Christy Ring having an exchange of views with a longtime rival, the Limerick hurler Mick Mackey, who that day was a match official.
CHRISTY RING CENTENARY
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By Dave Hannigan
In the 13th minute of the 1946 All-Ireland final between Cork and Kilkenny, Paddy Donovan’s clearance dropped around centre-field where Christy Ring had come foraging for possession. In a flash, he controlled the loose sliothar and embarked on a solo, the ball hopping on his hurley. His first instinct was to find space and he headed towards the corner to shake off the pursuing defenders. One Kilkenny back would say later the only way he could have possibly checked Ring’s progress at that point was by throwing his arms around him and hauling him to the ground.
As Ring gathered momentum, the crowd noise grew louder with anticipation that something special was afoot. After outstripping the initial cover, he changed direction on the 21, cutting inside towards goal. He ghosted past Kilkenny’s captain Mulcahy, and sidestepped Walsh and Butler. Having travelled nearly 70 yards, he was near enough then to the target. His left-handed shot flew over Jim Donegan’s right shoulder and billowed the roof of the net Both sets of fans rose to give him a standing ovation, The following day one newspaper described the goals as a “wonder”, another preferred to call it a “miracle.”
“When you pick up a ball in an All-Ireland final you don’t know where you are going to end up,” said Ring in an interview with Donnacha O Dulaing on RTE. “Well, anyway, I picked up the ball and started to run and l suddenly found out that I had shaken off most of my opponents but was in the wrong place, so then I decided that I could move across the goal and picked my spot and hit it into the roof of the net. l don’t know what you’d call it but I hadn’t any idea what to do when I picked up the ball first, but suddenly I realized I was clear. I suddenly decided that I could score a goal.”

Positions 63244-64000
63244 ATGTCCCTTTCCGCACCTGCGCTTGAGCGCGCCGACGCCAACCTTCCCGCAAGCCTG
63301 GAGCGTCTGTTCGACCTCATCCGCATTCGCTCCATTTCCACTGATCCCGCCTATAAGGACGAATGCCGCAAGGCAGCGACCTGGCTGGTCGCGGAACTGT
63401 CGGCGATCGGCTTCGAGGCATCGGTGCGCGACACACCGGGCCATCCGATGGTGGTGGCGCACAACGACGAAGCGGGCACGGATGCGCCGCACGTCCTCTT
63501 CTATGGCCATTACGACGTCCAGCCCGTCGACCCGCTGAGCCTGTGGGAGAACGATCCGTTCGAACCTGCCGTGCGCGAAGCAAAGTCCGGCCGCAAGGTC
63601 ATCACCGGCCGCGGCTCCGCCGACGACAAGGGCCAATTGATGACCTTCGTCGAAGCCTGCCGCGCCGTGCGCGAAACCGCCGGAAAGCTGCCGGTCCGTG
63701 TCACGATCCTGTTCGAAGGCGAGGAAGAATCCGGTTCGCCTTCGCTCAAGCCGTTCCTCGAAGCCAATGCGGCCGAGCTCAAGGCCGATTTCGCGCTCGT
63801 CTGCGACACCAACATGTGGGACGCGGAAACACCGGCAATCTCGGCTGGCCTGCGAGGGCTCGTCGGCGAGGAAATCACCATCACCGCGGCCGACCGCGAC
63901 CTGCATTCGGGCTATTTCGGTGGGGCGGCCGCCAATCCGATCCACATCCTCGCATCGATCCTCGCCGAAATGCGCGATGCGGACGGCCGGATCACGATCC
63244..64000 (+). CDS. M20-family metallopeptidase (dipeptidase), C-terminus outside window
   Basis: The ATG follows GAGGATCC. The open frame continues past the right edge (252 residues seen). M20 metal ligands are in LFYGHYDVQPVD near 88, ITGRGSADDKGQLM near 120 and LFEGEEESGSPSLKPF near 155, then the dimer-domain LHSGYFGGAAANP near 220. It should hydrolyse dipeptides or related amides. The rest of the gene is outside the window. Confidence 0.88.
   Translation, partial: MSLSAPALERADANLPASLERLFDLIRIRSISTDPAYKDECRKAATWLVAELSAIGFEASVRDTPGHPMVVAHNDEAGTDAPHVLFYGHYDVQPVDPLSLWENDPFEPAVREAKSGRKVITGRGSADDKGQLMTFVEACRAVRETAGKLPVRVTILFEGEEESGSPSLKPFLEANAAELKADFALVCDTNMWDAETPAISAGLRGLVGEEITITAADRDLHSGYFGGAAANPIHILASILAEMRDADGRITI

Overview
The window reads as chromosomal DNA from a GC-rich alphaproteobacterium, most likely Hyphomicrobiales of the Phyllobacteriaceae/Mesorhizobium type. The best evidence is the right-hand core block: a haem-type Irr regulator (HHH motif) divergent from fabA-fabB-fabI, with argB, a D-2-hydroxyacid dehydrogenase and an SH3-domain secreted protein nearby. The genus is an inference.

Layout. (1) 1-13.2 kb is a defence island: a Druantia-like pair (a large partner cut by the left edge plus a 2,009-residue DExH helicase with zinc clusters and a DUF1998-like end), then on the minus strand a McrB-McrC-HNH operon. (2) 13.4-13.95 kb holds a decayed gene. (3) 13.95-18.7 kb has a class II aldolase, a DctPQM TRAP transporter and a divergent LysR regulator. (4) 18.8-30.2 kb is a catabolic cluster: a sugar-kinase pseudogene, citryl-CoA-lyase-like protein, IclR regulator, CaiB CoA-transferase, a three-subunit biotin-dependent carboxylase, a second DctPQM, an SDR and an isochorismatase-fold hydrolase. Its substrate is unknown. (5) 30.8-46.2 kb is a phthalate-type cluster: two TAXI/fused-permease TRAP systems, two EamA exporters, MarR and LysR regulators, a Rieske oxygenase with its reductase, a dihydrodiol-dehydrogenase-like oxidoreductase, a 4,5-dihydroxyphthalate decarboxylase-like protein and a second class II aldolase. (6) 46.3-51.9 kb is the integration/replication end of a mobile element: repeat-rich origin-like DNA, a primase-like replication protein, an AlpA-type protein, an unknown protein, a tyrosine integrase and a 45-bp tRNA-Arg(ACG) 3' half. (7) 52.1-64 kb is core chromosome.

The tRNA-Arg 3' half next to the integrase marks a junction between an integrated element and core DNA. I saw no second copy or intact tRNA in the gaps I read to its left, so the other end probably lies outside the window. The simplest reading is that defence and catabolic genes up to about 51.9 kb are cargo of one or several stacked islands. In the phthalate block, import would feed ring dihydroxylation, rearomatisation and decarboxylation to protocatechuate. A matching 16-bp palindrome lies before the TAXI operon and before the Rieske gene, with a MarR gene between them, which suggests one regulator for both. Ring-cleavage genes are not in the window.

By 1946, Ring was 26 years of age, playing his seventh senior championship and reaching a peak he would maintain for more than a decade after. The Cork four-in-a-row team of 1941-1944 had fragmented a little, and now, Ring was not only captain, but the undisputed leader of the attack, a role he would underline at another crucial juncture in that final when his determined solo run set up Mossie Riordan for the goal that finally clinched victory and Cork’s 16th title.
“Up to that point,” said Con Murphy, full-hack that day and later president of the GAA, “Christy Ring was regarded as a very good player on a very good team. From ’46 on, he was seen as a match-winner in his own right.”
Christy Ring in the colors of Cork.
There are so many awesome goals, so many breathtaking cameos that the task of profiling Christy Ring for a Cork audience is akin to trying to synopsize the life of Jesus for Evangelical Christians. How is it possible to decide which of the miracles to leave out? Are any of the parables involving him less worthy of inclusion than others? The biblical language is appropriate about somebody whom Archbishop Morris from Tipperary once described as “the devil himself”. From a man of the cloth whose people had suffered at Ring’s hands, that sort of blasphemy is of course a kind of praise.
Before one particular Munster final, ‘Tough’ Barry was going through his final instructions in the dressing room as the Cork players readied themselves for Tipperary. After Barry spoke his piece, Ring took the floor and delivered a rabble-rousing oration that had his team-mates fired up and desperate for battle. A priest lurking in a corner of the dressing room wasn’t too pleased with Ring’s ardent tone or his choice of colorful vocabulary and he ventured to complain.